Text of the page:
A business model for improving efficiencies

The Xerox Company is often credited as the originator of benchmarking which it pioneered in 1979. Benchmarking has most of its history in quality management. The wave of interest in improving quality led to the establishment of the Benchmarking Journal (1994) which is focused on total quality management.

Benchmarking is important in business. Benchmarks provide reference points against which you can measure your performance. Benchmarks can be goals, internal metrics or most frequently performance measures of competitors. Competitor benchmarking can cover a myriad of subjects from financial performance through to delivery times or customer satisfaction. External comparisons are useful as they give an indication of how an organisation is performing against a competitor or an industry standard. 

The aim of benchmarking is to improve performance. There are four measures of importance:
1.    Measures of time – how long it takes to produce something, how quickly the phone is answered, the speed of response to an enquiry, the time taken to deal with a complaint. 
2.    Measures of quality – the number of defects in a product, the length of life of a product, the cost of maintenance of a product, the ability of a product to withstand stress, the reliability of a product.
3.    Measures of cost and effectiveness – the price of a product, the cost per application or use of a product, the cost of maintenance of a product, the savings that a product confers.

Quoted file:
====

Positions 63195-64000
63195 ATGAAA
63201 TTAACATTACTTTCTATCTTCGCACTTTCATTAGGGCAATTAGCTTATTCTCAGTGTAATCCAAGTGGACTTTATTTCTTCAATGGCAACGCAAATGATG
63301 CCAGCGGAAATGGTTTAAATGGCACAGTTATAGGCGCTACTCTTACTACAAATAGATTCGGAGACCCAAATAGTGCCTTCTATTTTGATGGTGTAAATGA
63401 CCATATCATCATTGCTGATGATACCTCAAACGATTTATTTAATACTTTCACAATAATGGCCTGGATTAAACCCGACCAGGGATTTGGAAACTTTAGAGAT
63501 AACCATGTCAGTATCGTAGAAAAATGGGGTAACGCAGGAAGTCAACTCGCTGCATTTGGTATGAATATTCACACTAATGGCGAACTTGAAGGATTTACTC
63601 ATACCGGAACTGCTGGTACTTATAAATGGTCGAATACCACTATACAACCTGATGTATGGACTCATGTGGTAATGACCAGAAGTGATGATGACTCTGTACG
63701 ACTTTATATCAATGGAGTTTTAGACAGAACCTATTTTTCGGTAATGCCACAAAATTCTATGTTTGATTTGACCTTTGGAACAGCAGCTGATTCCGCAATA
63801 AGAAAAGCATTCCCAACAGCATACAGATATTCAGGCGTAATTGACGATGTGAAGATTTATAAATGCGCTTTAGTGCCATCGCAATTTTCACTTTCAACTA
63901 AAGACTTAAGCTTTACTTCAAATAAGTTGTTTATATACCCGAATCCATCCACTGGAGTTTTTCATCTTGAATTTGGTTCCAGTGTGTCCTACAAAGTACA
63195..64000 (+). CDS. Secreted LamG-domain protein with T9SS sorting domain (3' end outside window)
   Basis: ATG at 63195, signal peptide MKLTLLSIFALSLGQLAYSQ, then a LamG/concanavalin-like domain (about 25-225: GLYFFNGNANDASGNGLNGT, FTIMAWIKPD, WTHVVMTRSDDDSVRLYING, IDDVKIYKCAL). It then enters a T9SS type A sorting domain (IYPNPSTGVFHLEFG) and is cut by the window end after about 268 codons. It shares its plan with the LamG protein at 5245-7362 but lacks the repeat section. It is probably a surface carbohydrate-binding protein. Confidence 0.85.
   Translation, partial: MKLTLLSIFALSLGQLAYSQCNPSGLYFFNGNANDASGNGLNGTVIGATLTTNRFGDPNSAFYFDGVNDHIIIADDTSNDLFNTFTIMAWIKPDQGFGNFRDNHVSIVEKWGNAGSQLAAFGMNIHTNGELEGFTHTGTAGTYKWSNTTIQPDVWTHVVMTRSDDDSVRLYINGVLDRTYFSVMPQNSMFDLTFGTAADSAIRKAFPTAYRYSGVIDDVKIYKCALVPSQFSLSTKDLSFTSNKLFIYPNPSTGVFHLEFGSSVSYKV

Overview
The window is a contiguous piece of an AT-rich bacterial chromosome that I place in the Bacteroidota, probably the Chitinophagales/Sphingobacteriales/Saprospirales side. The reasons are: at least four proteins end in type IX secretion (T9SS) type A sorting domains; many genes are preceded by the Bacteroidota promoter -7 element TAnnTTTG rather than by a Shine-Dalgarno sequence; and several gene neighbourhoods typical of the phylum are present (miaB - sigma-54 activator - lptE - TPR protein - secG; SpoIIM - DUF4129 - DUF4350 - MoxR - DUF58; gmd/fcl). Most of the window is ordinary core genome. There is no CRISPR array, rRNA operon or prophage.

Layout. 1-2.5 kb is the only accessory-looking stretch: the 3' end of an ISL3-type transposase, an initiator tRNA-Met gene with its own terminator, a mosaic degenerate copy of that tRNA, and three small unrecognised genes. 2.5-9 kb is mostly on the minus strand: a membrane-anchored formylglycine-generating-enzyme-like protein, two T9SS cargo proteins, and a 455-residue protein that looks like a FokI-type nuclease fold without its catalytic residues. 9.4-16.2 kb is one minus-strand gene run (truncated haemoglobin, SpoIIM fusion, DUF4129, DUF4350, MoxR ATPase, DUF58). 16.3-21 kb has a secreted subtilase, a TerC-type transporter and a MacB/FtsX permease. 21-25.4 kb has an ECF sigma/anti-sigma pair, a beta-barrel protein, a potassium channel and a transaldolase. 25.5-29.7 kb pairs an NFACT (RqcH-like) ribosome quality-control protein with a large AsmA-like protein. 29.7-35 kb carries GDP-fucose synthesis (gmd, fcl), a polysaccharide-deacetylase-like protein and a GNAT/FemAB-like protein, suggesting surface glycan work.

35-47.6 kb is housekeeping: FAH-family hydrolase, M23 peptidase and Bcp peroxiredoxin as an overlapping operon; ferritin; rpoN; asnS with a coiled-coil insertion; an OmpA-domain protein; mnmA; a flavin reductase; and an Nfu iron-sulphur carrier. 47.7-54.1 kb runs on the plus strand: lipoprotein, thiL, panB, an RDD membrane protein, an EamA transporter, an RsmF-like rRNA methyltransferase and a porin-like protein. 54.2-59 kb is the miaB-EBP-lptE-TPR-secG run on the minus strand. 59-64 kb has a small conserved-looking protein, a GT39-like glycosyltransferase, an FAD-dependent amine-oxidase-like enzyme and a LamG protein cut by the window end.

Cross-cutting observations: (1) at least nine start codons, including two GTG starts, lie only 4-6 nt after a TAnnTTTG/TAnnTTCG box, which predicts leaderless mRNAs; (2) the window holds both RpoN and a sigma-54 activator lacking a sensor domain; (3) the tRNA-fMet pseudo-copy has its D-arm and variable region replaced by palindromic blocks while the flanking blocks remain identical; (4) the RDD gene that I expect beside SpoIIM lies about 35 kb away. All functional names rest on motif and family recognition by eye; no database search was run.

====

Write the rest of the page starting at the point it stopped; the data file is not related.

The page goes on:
4.    Measures of customer satisfaction – overall satisfaction with a product, satisfaction with different aspects of a product, the likelihood to recommend a product, the likelihood to repurchase a product.


These benchmarking measures are in attempts to improve processes in some way, to see if costs can be reduced, profits can be increased, and customer loyalty can be strengthened.


As the diagram indicates, it is important to consider what should be benchmarked and then determine key performance indicators that are readily available for tracking.

The benchmarking wheel (the figure below) takes you through the necessary steps.

The trickiest part of benchmarking is usually steps 3 and 4 – finding an easily available source against which to make the comparisons.

The key to benchmarking is to find data against which to benchmark. External data may be the gold standard but if it isn’t available, find an internal data source that is. It is better to have frequent benchmarking tracking data with imperfections than to seek perfect benchmarking data that is not readily available.

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